The white BMW was swerving in the lane.
Heading away on a recent Friday night from a concentration of bars in downtown Orange, the motorist was a no-brainer stop for Orange PD Officer Tyler Raabe, who specializes in catching impaired drivers.
Last year, Raabe made 127 DUI arrests as the OPD’s only full-time DUI enforcement officer – and he only was on that specialized assignment for five months in 2018.
This year, as of July 27, and still in that role, Raabe has arrested 112 drivers suspected of being under the influence of drugs or alcohol – or both.
He’s well on his way to surpassing the 200 DUI arrest mark this year. If Raabe averages one DUI arrest per shift, he’ll hit 208 for 2019.
Raabe’s total of 127 DUI arrests in 2018 earned him a Century Award at a Mother’s Against Drunk Driving (MADD) ceremony in April. He had the most DUI arrests of any other OPD officer last year, and was among the top DUI-arresting law enforcement officers in Orange County.
On that recent Friday, at about 10:15 p.m., Raabe pulled over the driver of the white BMW.
Turns out the driver wasn’t drunk, but rather was just trying to keep a box of pizza from slipping and sliding around and turning into a gooey mess.
You never know – which is why the OPD has designated a patrol officer to focus solely on busting impaired drivers.
It’s all about saving lives and preventing injuries.
“I like this job because it feels like a game to me,” says Raabe, who loves chess and other games of strategy. “There are lots of rules for me to follow. And they (motorists) have to follow the law. But when they break the rules, I arrest them.”
Raabe’s shift that Friday night began at 6. He started it by finishing one of two DUI reports from the graveyard shift the night before.
His first arrest on the day’s previous shift came at around 1:45 a.m. after he spotted a man driving erratically after leaving Paul’s Cocktails, a staple on Chapman Avenue in Old Towne Orange.
The man blew a .09 – just above the legal limit.
The driver’s girlfriend appeared to be sober enough to drive. Raabe asked her why she didn’t drive.
She didn’t really give him a clear answer.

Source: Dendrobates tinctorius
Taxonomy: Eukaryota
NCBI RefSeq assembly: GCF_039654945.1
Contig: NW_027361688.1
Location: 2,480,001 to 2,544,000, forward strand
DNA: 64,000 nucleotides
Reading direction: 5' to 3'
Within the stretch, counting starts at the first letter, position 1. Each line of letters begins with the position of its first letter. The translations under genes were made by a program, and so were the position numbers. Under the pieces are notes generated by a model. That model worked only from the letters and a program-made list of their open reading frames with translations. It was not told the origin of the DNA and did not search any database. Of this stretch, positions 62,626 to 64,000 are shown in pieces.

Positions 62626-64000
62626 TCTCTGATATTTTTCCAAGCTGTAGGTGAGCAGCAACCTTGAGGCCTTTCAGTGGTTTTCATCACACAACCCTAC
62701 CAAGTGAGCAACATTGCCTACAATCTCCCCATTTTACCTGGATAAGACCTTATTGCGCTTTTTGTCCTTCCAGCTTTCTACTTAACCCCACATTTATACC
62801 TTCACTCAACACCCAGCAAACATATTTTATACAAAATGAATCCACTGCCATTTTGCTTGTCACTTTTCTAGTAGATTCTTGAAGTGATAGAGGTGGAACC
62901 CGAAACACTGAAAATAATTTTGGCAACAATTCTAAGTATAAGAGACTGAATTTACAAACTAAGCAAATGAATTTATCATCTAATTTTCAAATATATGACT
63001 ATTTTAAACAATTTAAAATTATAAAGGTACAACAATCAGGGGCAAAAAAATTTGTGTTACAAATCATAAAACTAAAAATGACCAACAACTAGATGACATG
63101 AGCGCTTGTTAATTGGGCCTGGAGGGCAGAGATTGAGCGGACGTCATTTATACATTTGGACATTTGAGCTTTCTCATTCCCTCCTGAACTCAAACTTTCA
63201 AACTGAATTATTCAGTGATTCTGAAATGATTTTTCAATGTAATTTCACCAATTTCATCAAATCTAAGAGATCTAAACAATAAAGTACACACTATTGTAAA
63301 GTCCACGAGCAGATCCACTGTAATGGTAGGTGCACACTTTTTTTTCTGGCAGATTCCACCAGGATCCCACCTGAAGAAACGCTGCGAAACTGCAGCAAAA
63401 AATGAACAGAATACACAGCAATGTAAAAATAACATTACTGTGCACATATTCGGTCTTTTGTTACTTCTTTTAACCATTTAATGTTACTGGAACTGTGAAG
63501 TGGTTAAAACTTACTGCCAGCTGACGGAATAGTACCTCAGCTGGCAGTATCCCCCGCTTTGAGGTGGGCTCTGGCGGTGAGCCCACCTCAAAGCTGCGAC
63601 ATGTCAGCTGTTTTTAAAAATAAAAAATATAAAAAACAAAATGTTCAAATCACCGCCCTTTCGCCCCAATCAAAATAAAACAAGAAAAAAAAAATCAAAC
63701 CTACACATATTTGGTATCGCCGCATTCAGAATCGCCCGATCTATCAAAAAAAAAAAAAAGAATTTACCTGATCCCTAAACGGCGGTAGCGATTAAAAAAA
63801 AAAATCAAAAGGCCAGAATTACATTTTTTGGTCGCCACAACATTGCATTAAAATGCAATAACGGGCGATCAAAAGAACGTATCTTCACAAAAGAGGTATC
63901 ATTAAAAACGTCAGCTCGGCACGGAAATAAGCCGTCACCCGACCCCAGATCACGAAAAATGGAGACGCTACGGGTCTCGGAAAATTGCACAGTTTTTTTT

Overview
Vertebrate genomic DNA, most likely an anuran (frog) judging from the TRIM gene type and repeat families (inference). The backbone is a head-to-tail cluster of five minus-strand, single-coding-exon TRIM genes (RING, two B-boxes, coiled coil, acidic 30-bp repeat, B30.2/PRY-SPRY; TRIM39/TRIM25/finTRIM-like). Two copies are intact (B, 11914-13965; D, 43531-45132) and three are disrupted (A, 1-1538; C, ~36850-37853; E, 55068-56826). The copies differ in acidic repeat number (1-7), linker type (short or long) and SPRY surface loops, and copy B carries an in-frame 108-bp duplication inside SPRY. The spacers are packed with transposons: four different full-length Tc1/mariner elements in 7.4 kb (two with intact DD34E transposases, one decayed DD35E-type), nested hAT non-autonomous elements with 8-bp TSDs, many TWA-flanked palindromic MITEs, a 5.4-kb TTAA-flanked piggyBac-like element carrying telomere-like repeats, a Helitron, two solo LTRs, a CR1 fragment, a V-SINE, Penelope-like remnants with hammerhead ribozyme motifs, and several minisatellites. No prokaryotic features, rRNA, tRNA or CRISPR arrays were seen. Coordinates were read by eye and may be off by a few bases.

Which is common.
When one is under the influence of alcohol or drugs, logic and reason typically fly out the window.
“Especially now with Uber and Lyft,” Raabe says, “(impaired driving) is so preventable. And it amazes me what some (impaired) drivers say.
“One of the questions I’ll ask them is, ‘In your current condition, would you drive a 5-year-old child in your vehicle? A lot of them will say no. And then I’ll ask, ‘Why? Why wouldn’t you drive a child?’
“And then they’ll tell me, ‘Well, it’s unsafe because I’ve been drinking.’ So then my follow-up question is, ‘Do you think it’s safe to drive yourself?’ And they’ll say, ‘Well, I’m just going home.’’’
Shortly after the arrest of the .09 driver, Raabe handcuffed a habitual drug and alcohol abuser who, after weaving down Glassell Street, crashed into a house near Holy Family Cathedral Catholic Church.
Raabe recognized the driver from earlier that night. At around 11 p.m., while parked near Paul’s Cocktails, Raabe noticed the man stumbling as he stepped outside the bar.
Raabe believes that driver noticed when he left the scene to make the first DUI arrest, and decided to get in his car when he felt he wouldn’t be caught.
Bad choice, dude.
“Didn’t you see me down there before you decided to drive?” Raabe asked the driver.
“Yeah, I saw you,” the driver replied.
The man busted his ribs and had cuts on his head, but otherwise was OK. No one inside the house was injured.
The man told Raabe he’s a longtime addict of both booze and drugs and that he lives in a sober living home. He said he got drunk celebrating the birth of his daughter’s first child.
“He was very, very, very intoxicated,” says Raabe, an OPD officer for four years who previously was a cadet at the Tustin PD. “He has a lengthy history of contact with our department.”
The man blew a .16.
Raabe typically will park his marked patrol vehicle outside or near popular watering holes and restaurants in Orange.
“If I see somebody stumbling and then get into a car, I want to stop them before they crash and hurt somebody,” Raabe says. “I park visibly. I don’t try to hide. I’m trying to let people know, ‘Hey, look, if you’re going to decide to drive and you’re impaired, you’re going to be held accountable for that.”
Raabe sees himself as an asset to his fellow patrol officers by allowing them to be free to roll to other calls for service.
“I’m a firm believer in my responsibility to deter drunk driving and enforce laws in our city,” says Raabe, a field sobriety instructor and Drug Recognition Expert (DRE) who in December will take a course to become a DRE instructor.
“But I’m also here to assist my partners, who are a valuable asset,” he adds. “I could never do this job without them.”
Raabe currently works the graveyard shift Wednesday through Saturday.
“I love this,” he says of his assignment. “As much as you put into this is what you get out of it. A lot of things in life are like that.”